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Matthews, Lynnette
Languages: English
Types: Unknown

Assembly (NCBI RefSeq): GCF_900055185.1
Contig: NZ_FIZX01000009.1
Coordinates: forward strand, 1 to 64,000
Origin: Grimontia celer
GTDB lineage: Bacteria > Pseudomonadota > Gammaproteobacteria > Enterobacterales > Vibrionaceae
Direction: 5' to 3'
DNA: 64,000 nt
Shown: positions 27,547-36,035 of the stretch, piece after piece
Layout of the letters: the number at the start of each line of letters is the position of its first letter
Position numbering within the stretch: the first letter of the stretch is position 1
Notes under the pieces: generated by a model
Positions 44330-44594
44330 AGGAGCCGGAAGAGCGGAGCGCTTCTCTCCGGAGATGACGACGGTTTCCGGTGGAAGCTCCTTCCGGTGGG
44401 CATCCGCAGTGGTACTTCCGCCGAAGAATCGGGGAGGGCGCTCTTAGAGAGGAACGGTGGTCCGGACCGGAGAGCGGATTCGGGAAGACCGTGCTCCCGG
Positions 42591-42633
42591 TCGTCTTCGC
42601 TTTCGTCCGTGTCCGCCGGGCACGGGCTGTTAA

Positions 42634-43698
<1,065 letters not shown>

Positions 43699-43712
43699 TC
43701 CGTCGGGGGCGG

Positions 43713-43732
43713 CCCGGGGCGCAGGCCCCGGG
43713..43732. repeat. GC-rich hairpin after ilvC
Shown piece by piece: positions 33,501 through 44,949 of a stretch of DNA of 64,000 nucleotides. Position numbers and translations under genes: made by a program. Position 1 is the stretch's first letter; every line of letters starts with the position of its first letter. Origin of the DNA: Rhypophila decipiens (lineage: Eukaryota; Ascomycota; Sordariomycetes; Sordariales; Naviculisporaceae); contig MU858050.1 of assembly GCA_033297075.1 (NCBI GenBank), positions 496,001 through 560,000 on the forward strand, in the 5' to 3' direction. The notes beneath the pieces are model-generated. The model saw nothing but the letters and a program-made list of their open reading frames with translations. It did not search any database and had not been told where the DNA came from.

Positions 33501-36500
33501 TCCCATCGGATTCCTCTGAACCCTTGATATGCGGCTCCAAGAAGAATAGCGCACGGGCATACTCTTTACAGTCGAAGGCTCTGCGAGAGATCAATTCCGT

This was a mixed-method study investigating factors which might affect newly-qualified teachers’ continued motivation to teach in the post-compulsory sector during the period 2000-2004. It aimed to identify the nature of demotivators and to measure the extent and impact of these on intentions to remain in teaching. Research would suggest that nation states’ changes to the management of education to address the challenges of globalisation have caused tension between teachers’ motivation to teach and outside interference to control the process of teaching. Consequently, retaining teachers in both the compulsory and post-compulsory sectors is a significant concern, not only in the UK but internationally. However, despite being described as ‘pivotal’ to government objectives of social justice and economic success, the post-compulsory sector has tended to be under-researched. Although studies have explored the impact of New Public Management and Incorporation on the working conditions for experienced teachers and investigated trainees’ perceptions of the sector, there appeared to be a gap in the research focussing on newly-qualified teachers (NQTs) during this time. It is hoped that this research will contribute to this body of literature. This was an exploratory study followed by a confirmatory enquiry and was conducted in two phases. A qualitative approach was adopted for the first phase to re-interrogate data collected for a MA in Research Methods. Data collected from NQTs using focus groups and reflective essays written as part of the assessment for their initial teacher training course, was re-interrogated to identify the nature of demotivators in the sector. The subsequent findings informed the second phase and the design of a survey instrument to investigate the prevalence of these demotivators and the impact of these on intentions to continue teaching with a much larger sample of NQTs. Herzberg’s Motivation-Hygiene Theory (1959) and Deci and Ryan’s Self-Determination Theory (1975, 1985, 1992, 2000) formed the theoretical framework for this investigation. Ten higher education institutions from the East Midlands, Yorkshire, South-West and South-East of England, who had delivered training provision to meet the standards of the Further Education National Training Organisation since their introduction (FENTO, 1999), assisted in this project by forwarding the instrument to 2,235 NQTs. The survey was self-administered and 308 completed questionnaires were returned (13.8% return rate). Research would suggest that the first three to four years after training will determine whether teachers stay in the profession; it is hoped that the findings will highlight factors responsible for the fragility of a long-term teaching career in this sector.
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